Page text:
On abdominal examination, the patient had a flat abdominal wall, with normal peristaltic sounds on auscultation. The epigastric region was soft and tender on palpation, and the liver and spleen were not palpably enlarged. The percussion examination showed tympanic results, with no signs of ascites. Examination of the extremities showed warm scrotum with no pitting edema in the upper or lower extremities. There was tenderness and swelling in the joints of the hands and feet. Erythematous and scattered macules were found on the right and left palms and forearm, without any associated tenderness. On digital rectal examination, the anal sphincter tone was positive, and the mucosa was smooth, with no blood, mucus, melena, masses, or nodules found. The rectal ampulla did not collapse, and yellow stools were observed.

The physical examination revealed tenderness and swelling in the joints of the hands and feet, erythematous and scattered macules on the palms and forearm, and soft and tender epigastric region on palpation. The patient showed no signs of ascites, an enlarged heart, or pitting edema in the upper or lower extremities. The examination results highlight the importance of a comprehensive physical examination to identify potential symptoms and provide a more accurate diagnosis.

Laboratory findings

On November 27, 2020, laboratory examinations were conducted during her admission to the hospital. The results indicated that the patient’s hemoglobin was 7.0 mg/dL, mean corpuscular volume (MCV) was 87.1 fL, mean corpuscular hemoglobin (MCH) was 27.1 pg, and white blood cell was 3.120/µL. The patient’s lymphocytes were 23%, and thrombocytes was 179,000/µL. The blood sugar level was 80 mg/dL, alanine transaminase (ALT) was 56, and alkaline phosphatase (ALP) was 15. The albumin level was 2.7 mg/dL, while the total bilirubin was 0.45, and the direct bilirubin was 0.15. Additionally, the patient’s blood urea nitrogen (BUN) was 77.4, serum creatinine was 2.04, and glomerular filtration rate (GFR) was 31.9 mL/min. The patient’s sodium level was 135 mmol/L and potassium was 4.11 mmol/L, while chloride was 105 mmol/L. The patient tested negative for hepatitis B surface antigen (HBsAg). Furthermore, the patient’s uric acid level was 13 mg/dL, and lactate dehydrogenase (LDH) was 1,936 U/L.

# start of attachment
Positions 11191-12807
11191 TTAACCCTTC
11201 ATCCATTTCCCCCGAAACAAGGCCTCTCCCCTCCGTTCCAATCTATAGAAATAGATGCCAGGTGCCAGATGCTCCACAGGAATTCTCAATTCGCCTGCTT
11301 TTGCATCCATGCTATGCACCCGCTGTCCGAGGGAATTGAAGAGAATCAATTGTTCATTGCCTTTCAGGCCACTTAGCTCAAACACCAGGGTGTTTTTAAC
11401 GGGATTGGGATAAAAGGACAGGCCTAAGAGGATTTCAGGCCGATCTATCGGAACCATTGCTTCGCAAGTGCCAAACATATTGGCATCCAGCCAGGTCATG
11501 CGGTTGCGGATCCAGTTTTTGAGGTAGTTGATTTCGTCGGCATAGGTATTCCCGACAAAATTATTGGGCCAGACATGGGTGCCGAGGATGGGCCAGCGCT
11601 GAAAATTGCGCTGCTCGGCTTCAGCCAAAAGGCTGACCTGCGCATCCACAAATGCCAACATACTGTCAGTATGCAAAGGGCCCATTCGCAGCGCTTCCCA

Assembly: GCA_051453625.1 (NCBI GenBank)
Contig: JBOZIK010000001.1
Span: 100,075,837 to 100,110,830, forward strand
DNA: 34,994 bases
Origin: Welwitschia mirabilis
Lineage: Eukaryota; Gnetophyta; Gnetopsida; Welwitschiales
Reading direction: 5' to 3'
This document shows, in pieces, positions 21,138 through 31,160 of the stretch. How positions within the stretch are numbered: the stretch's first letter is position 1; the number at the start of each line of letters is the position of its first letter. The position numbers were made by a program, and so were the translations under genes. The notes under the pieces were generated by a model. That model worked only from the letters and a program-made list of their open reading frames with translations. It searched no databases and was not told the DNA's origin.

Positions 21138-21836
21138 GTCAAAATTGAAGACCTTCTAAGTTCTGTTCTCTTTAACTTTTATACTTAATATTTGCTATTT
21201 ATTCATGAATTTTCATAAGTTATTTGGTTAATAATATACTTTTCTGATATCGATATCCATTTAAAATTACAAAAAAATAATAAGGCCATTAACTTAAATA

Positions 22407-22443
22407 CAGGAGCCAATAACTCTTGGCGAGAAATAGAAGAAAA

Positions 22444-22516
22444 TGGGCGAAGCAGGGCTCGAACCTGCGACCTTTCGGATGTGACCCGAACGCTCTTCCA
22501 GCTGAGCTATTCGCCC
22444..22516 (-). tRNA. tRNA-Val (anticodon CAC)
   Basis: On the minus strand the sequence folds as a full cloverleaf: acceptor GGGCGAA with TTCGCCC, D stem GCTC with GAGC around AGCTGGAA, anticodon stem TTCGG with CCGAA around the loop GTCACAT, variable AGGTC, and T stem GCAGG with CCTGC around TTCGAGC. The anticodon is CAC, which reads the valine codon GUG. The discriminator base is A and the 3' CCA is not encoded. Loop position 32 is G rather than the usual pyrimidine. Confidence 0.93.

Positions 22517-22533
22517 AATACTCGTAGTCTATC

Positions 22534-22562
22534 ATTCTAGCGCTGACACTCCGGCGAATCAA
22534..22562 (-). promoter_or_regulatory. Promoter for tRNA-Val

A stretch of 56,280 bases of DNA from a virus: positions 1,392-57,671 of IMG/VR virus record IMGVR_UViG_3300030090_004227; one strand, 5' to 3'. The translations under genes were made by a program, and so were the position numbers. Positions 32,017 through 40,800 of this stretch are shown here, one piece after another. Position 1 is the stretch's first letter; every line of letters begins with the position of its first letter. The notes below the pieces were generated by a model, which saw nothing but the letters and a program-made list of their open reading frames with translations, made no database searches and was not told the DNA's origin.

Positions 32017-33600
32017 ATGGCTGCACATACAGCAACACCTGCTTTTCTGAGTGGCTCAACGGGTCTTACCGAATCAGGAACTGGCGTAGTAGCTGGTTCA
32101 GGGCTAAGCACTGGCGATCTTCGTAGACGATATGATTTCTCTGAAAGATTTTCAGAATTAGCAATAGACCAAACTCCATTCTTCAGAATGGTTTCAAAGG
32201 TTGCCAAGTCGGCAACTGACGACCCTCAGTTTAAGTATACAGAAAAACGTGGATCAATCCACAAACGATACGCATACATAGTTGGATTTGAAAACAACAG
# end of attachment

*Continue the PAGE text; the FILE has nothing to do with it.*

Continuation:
Peripheral blood morphology results showed that the patient had anemia suspected to be due to chronic disease accompanied by an inflammatory/infectious process. Urinalysis examination showed a pH of 6.0, a specific gravity of 1.020, protein levels at (+2), blood at (+3), and leukocyte esterase at (+2). Nitrite was not detected, while glucose, bilirubin, and ketones were found to be absent. The urine sediment obtained erythrocytes of 173, leukocytes of 323, bacteria of 863.8, and pathological cylinders of 4.96 (granular cylinder +3).

Radiographic findings

Radiographic findings on November 27, 2020, revealed a normal chest X-ray with normal heart size. Abdominal ultrasound conducted on November 12, 2020, showed evidence of gastritis and suspected bilateral renal parenchymal inflammation due to inflammation. However, no abnormalities were detected in the liver, spleen, pancreas, urinary bladder, or uterus.